A negotiation marathon begins at the Munich II Regional Court: numerous landlords have sued Allianz. The insurance company does not pay for the corona-related closure.
Bad Tölz-Wolfratshausen – “Because anyone who insures Allianz is fully covered,” a singer once trilled in a commercial for the insurance company. But in times of the corona pandemic, advertising promises and reality are not always congruent. Georg Lichtenegger and Bernhard Haindl, among others, have had this experience. The hosts of the Klosterbräustüberl on Reutberg had taken out so-called business closure insurance long before the outbreak of the coronavirus. This insurance, which is common in the catering and food processing industries, is liable for damage that occurs when authorities close businesses to prevent the spread of notifiable diseases.
But when the Klosterbräu hosts reported the damage to their insurance company in the first lockdown, they experienced a nasty surprise: Allianz refuses to pay. It’s about 250 950 euros that the restaurateurs claim on the basis of the insurance policy.
Some innkeepers accepted Allianz’s 15 percent offer. Bavaria’s Minister of Economic Affairs had negotiated this aid.
Instead, Allianz offers them – like all of their other policyholders – to pay 15 percent of the maximum amount agreed in the policy. This offer was the result of negotiations between the Bavarian Ministry of Economic Affairs, the Hotel and Restaurant Association and several insurance companies in April 2020. Bavaria’s Minister of Economic Affairs Hubert Aiwanger (Free Voters) initiated the meeting to support the catering industry, which was particularly hard hit by Corona – independently of specific individual cases.
To fob off customers like that is a cheek ”
“We were able to provide the hotel and catering businesses concerned with liquidity quickly and easily without recognizing any legal obligation – without bureaucratic obstacles,” emphasizes Allianz spokesman Christian Weishuber. “More than 77 percent of Allianz customers have accepted this aid so far.” The landlords from Reutberg, however, reject the offer. “To fob off customers like that is a cheek,” says Lichtenegger. Only those restaurateurs would have been satisfied with the 15 percent who had their backs to the wall and needed money immediately. “We didn’t want to be cleared like this.” On March 1st, the Munich II district court hears the dispute between the Reutberg hosts and Allianz.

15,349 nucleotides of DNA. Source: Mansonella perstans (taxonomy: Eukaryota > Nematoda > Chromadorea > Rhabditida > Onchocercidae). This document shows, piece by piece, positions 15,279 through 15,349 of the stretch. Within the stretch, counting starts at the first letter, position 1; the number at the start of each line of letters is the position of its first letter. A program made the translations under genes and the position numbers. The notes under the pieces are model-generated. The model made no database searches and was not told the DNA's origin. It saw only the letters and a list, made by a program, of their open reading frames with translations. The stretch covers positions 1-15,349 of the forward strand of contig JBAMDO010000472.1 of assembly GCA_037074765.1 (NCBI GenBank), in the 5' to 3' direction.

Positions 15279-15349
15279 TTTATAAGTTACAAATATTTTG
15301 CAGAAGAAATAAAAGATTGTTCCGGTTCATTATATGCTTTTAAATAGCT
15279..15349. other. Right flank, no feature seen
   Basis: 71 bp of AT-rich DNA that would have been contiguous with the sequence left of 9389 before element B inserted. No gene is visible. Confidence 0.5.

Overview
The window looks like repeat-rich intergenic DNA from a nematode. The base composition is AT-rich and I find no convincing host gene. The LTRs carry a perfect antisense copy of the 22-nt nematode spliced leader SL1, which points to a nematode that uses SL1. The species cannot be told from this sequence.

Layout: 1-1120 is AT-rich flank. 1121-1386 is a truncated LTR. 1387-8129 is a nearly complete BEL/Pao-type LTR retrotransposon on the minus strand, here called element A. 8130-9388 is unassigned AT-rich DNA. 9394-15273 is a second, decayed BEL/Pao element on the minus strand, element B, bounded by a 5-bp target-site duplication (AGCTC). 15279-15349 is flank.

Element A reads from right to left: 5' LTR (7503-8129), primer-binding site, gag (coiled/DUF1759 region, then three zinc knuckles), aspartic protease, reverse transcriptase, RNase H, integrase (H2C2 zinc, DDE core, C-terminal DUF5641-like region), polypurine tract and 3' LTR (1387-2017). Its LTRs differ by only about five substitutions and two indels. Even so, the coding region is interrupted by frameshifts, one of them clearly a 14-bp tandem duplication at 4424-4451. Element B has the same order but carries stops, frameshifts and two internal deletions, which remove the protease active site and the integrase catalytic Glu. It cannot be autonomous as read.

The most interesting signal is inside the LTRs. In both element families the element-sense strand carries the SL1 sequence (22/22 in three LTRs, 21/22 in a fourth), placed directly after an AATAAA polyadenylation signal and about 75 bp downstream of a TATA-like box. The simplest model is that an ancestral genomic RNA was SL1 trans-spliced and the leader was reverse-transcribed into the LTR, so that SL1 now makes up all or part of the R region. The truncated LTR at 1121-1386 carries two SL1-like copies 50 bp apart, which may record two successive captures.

Covid-19 is not listed and is therefore not insured in our opinion “
“The central question is how the average policyholder understands the terms of the contract,” explains the Munich specialist lawyer for insurance law, Markus Goltzsch, who represents the Reutberg hosts. Goltzsch quotes from the landlords’ insurance contract with Allianz: “The insurance offers compensation if the competent authority closes the insured business due to the Infection Protection Act when a reportable disease or pathogens occur to prevent the spread of reportable diseases or pathogens.” Goltzsch means who read that, assume extensive insurance coverage.
However, an extensive list of reportable diseases is also part of the insurance contract. It names all diseases listed in the Infection Protection Act, if the occurrence of which the insurance is liable: from cholera to tuberculosis and botulism to rabies. Corona is not mentioned, after all, the virus was still unknown at the time the contract was signed and – unlike today – not listed in the Infection Protection Act. For Allianz it is clear: “Covid-19 is not listed and therefore not insured in our opinion,” said Allianz spokesman Weishuber to our newspaper.
The amounts in dispute are between 5,000 and 770,000 euros
The Reutberg hosts are by no means the only restaurateurs who have taken legal action: Almost 30 proceedings for company closings are pending at the Munich Regional Court, specifically at the 10th Civil Chamber. According to court spokeswoman Ulrike Fürst “a total of 3.45 million euros have been sued”. The amounts in dispute range from 5,130 to 770,000 euros.
The Guggenbichler family’s lawsuit, who run the Klosterschänke in Dietramszell, will already be heard this Wednesday. It’s about 83,000 euros. “We only insured a closure for 30 days, which is why the sum is not that high. Nevertheless, it would be very important to us, ”says Florian Guggenbichler. Also on the long list of plaintiffs is the Gasthaus zum Fischmeister, the “Bierbichler” in Ambach (Münsing municipality). The operators are demanding 102,000 euros from their liability insurance. The trial date is June 10 this year.
As reported, the Munich Regional Court had already dealt with such lawsuits in the past. A prominent example is the dispute between Nockherberg host Christian Schottenhamel and Allianz, which ended in an out-of-court settlement last autumn. Carl-Christian Eick / Bettina Stuhlweissenburg
Also read: This is how hosts deal with the lockdown.